See, also linked to above, for a short list of other archetypes.  The use of archetypes makes your writing seem more grounded in literature, or, by definition, more literary.  Just beware of stereotypes.  Make sure to flesh your archetypes out.  Try using archetypes and see how they work for you.

Sunday, March 12, 2017

Literary Allusion

I've been writing about ways to make your writing more literary and more meaningful.  You may wonder what literary allusion is and what it can do for your reader.  Allusion is simply a reference, usually an indirect reference, to another work.  When a story features a woman give a man a piece of fruit in order to tempt him, it's alluding to the Adam and Eve story from the Bible.  When a man romances a woman who is standing on a balcony, it's an allusion to Shakespeare's Romeo and Juliet.   When alluding to another work, it's usually best to pick something that is universally or almost universally known, or the reader will not usually understand the allusion.  Its power will be lost.  Most people are at least familiar with the Bible.  Almost everyone has at least heard of the balcony scene.  

Using allusion allows a writer to draw on the deeper meaning and connotation of the original work of literature.  It's usually best to go back to the source when choosing an allusion, not to allude to an allusion, because then you know what the original context is.  You know what it means when you use it.  If you simply see a balcony scene or the story of a person giving an apple then choose to use that event in your work, you don't know what deeper meanings you're drawing on.  Your allusion could be clunky, confusing, or nonsensical.  Say you want to write about an angel because you saw the story of an angel on a movie or television series.  In reality, you're borrowing someone else's mythology, not making a meaningful allusion.  Let's say, instead, that you want to create a proper allusion to biblical angels.  Then you research angels.  You look up when and how angels appear in the Bible then carefully decide how you're going to allude in a way that brings in all the connotation and meaning of biblical angels.  A reader who is familiar with the Bible understands that meaning.  You have called on the weight of the original source material, and your reader feels it.  Try using literary allusion to deepen your writing.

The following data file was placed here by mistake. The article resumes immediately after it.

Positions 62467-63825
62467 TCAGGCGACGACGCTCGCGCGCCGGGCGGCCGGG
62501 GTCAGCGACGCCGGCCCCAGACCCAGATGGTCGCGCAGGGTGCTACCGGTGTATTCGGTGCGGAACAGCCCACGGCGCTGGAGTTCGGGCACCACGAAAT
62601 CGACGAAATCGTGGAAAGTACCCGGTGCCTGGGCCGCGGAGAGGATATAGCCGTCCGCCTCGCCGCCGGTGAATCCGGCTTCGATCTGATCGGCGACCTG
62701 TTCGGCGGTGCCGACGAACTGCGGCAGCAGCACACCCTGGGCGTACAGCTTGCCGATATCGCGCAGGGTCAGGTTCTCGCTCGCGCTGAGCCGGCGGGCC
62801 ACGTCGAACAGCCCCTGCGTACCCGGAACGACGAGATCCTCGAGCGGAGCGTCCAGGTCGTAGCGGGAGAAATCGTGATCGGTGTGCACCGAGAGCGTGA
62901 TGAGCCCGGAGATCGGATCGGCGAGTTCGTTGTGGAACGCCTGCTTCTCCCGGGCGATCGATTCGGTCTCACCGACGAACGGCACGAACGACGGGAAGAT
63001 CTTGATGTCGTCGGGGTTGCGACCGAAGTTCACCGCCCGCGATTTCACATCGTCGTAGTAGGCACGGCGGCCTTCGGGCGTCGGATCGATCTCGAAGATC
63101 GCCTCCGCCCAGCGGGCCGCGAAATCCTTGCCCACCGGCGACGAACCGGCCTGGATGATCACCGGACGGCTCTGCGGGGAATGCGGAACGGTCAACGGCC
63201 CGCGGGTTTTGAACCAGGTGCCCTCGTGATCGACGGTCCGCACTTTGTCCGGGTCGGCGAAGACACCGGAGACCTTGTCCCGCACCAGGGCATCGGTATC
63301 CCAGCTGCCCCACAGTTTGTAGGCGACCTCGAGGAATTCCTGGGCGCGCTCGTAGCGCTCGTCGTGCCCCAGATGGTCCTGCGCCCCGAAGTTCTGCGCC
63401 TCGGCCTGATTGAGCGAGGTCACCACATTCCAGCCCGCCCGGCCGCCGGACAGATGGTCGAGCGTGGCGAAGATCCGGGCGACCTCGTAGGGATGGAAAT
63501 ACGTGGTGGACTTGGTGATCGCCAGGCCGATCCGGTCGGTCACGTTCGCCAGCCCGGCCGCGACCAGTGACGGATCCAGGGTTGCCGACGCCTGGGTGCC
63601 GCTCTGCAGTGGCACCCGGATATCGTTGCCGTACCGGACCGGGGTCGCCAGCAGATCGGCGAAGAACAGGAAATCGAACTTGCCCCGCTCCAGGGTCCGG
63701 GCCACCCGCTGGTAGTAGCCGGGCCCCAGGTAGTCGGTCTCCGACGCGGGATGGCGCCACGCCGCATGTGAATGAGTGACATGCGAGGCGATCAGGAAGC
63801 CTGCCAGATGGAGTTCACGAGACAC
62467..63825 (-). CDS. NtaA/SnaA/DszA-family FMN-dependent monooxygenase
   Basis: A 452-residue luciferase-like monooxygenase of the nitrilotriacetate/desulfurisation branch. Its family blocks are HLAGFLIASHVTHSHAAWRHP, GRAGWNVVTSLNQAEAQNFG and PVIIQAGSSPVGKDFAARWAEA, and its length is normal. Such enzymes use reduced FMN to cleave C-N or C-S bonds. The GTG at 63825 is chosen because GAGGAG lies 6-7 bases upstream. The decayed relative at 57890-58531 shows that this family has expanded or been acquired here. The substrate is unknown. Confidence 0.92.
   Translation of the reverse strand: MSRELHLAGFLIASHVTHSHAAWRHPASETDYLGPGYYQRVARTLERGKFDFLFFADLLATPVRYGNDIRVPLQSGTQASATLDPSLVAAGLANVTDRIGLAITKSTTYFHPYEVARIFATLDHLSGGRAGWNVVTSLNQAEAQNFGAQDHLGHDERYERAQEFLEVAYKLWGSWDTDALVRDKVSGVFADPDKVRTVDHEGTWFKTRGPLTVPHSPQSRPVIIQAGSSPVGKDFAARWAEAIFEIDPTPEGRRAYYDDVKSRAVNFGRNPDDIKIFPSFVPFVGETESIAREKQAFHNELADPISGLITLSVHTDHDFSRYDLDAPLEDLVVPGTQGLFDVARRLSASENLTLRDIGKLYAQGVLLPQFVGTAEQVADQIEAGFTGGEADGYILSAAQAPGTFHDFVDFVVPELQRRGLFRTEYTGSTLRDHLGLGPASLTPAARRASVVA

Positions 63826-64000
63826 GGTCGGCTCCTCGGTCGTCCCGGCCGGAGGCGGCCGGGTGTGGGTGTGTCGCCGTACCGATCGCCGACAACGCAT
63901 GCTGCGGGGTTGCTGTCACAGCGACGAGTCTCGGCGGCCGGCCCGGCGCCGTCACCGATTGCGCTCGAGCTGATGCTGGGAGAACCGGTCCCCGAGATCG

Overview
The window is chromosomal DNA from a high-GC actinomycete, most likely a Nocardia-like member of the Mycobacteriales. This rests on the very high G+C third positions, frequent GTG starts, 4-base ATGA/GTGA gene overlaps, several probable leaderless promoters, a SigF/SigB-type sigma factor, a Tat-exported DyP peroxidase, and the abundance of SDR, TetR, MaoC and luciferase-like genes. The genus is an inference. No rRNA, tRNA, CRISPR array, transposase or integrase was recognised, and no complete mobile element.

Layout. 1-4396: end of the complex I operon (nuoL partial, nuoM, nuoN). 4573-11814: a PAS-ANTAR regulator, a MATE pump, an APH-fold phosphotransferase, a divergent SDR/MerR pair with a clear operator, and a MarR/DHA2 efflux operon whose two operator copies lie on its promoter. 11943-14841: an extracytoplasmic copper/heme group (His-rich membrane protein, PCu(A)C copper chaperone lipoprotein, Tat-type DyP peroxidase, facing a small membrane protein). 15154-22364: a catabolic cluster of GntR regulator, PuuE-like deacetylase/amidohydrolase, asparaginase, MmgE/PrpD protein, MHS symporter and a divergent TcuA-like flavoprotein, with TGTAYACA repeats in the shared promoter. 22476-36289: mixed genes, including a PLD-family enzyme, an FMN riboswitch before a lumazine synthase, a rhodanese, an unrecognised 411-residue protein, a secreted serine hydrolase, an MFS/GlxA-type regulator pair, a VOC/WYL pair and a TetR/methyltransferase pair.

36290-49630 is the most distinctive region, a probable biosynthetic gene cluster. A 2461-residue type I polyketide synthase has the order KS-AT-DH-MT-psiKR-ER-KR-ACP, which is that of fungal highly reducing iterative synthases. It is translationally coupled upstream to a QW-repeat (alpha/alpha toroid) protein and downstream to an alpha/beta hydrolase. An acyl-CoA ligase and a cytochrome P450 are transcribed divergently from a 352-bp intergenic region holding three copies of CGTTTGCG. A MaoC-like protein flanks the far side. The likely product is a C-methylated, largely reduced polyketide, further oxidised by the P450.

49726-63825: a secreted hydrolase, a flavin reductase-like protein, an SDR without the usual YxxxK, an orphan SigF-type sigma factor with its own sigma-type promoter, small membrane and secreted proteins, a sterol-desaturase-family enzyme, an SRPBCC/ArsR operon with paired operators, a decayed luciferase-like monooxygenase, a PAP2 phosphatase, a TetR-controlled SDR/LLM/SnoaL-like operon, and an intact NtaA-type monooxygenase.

Sunday, February 26, 2017

Dive into Meaning

These last few blogs, I have addressed various literary devices that turn a decent piece of writing into something more meaningful than just a story.  I have been reading a manuscript written by someone who calls it "literary fiction."  I've had to inform him there is nothing literary about his fiction.  The story meanders without purpose or deeper meaning from event to event, drawing no conclusions and making no suggestion at anything deeper.